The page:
George Steinbrenner blamed his criminal conviction on his lawyers

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I’m not a religious man, and even if I were, I would like to think that my conception of the Hereafter would allow for non-violent criminals to enter through the gates. Life is more interesting with scoundrels around and I presume death would be too.

That said, there would have to be some sort of vetting process, be it St. Peter or whatever it is you believe in.  If I ran the afterlife, my gatekeeper would probably be like Loni Anderson on WKRP: not particularly helpful, but you never really care all that much.

Wait. Where was I? Oh, the Hereafter. Here’s how I imagine George Steinbrenner’s entrance interview went when the subject of his criminal conviction came up:

Loni: Now, about that campaign contribution business …

Big Stein: Hey now, I was pardoned for that!

Loni: Of course you were. I believe it was Mr. Reagan, wasn’t it?  He’s still over there in the waiting room until we clear up all of this illegally arming rebels business. Hi Ronny!  Anyway, back to you …

Big Stein:  Look here, that was bad legal advice. It says so in today’s Associated Press!  They released the documents! Big Stein was trying to do the right thing but the lawyers, oh boy, those lawyers. They messed up everything!

Loni: You have a point about the lawyers, generally speaking. We have a whole annex for them. Their wait to get in is interminable. But I fail to see how that helps you, Georgie. Because it does seem fairly clear that you were trying to hide campaign contributions that were clearly illegal even back in the wild west pre-Watergate days.  Or are you saying that your lawyer told you to give your employees bogus bonus checks that directly corresponded with the amounts you intended to donate to the Nixon campaign?  And if so, that you thought such advice was on the up-and-up?

Big Stein: Look, honey, I’m tellin’ ya. I was innocent!

Loni:  George, you’re gonna fit right in. Everyone in here is innocent, you know that? Heywood, what you in here for?

Heywood: Didn’t do it. Lawyer screwed me!

Loni: See what I mean?

At that point I’d call out to Loni’s desk and tell her to let Steinbrenner in.  What would Heaven be without him around to make things fun?

Noah Syndergaard on Mets extending Jacob deGrom: ‘Pay the man already.’

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March has marked contract extension season across Major League Baseball. Just in the last week, we have seen Justin Verlander, Chris Sale, Brandon Lowe, Alex Bregman, Ryan Pressly, Mike Trout, Eloy Jiménez, Blake Snell, and Paul Goldschmidt sign extensions. Nolan Arenado, Luis Severino, and Aaron Nola also notably signed extensions during the offseason.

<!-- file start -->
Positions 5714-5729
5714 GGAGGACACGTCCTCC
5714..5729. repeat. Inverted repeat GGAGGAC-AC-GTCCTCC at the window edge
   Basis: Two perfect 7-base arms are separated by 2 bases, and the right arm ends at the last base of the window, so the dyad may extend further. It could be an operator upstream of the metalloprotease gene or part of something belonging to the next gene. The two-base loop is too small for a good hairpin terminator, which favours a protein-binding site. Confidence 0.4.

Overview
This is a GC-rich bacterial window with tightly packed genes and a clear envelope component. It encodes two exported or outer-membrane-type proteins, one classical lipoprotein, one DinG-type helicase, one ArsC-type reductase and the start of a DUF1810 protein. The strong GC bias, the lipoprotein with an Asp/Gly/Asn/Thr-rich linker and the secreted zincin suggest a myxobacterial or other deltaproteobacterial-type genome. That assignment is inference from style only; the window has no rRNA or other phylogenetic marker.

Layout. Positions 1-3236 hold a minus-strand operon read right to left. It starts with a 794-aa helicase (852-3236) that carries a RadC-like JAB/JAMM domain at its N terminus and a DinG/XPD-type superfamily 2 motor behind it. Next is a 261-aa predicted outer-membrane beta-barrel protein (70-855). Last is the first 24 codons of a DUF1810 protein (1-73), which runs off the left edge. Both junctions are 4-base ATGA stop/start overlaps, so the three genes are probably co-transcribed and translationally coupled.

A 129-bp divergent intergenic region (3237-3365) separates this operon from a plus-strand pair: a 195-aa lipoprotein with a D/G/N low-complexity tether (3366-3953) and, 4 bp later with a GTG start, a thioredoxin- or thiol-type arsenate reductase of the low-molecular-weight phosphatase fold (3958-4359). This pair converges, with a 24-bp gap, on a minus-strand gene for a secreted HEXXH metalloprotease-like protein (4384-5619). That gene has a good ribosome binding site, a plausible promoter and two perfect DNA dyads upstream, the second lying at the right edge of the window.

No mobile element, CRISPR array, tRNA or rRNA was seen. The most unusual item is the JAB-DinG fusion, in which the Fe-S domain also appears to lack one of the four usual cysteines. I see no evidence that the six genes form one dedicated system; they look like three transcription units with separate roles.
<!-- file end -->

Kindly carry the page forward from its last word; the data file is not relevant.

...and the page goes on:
One name strikingly absent from that list: Mets ace Jacob deGrom. The reigning NL Cy Young Award winner is coming off of a season in which he posted a 1.70 ERA with 269 strikeouts and 46 walks across 217 innings. It’s the lowest ERA by a qualified starter since Zack Greinke‘s 1.66 in 2015. Prior to Greinke, no pitcher had posted an ERA of 1.70 or lower since Greg Maddux in 1994-95 (1.56, 1.63).

deGrom is earning $17 million this season and will enter his fourth and final year of arbitration eligibility going into the 2020 season. He will turn 31 years old in June, but is an obvious extension candidate for the Mets, who have built arguably their most competitive team since 2015, when the club lost the World Series in five games to the Royals. Thus far, though, the Mets and deGrom haven’t been able to get anywhere in extension talks.

deGrom’s rotation mate Noah Syndergaard is watching. Per MLB.com’s Anthony DiComo, Syndergaard said, “I think Jake’s the best pitcher in baseball right now. I think he deserves whatever amount he’s worth. I want them to keep him happy so when it does come time for him to reach free agency, he stays on our side pitching for the Mets. I just think they should quit all the fuss and pay the man already.”

Syndergaard added that the recent extension trend around baseball — and deGrom’s lack of an extension to date — sends a message. He said, “I think so, yes, because of what you see in what’s going on in baseball right now. If there wasn’t a trend of other guys getting contract extensions, then I don’t know what the circumstance would be. But you see Chris Sale, Verlander getting extensions. I think it’s time Jacob gets one too.”

Part of the equation behind the recent rash of extensions is the stagnation of free agency. Craig Kimbrel and Dallas Keuchel — two of baseball’s better pitchers — have gone through almost an entire spring training without being signed. Bryce Harper and Manny Machado didn’t find new homes until late February. Free agents in their 30’s are largely being underpaid or otherwise forgotten about. Extensions represent financial security for young and old players alike. Syndergaard himself can become a free agent after the 2021 season, so if deGrom’s prospects improve, then so too will his, at least without knowing the details of the next collective bargaining agreement which will be put into place ahead of the 2022 season.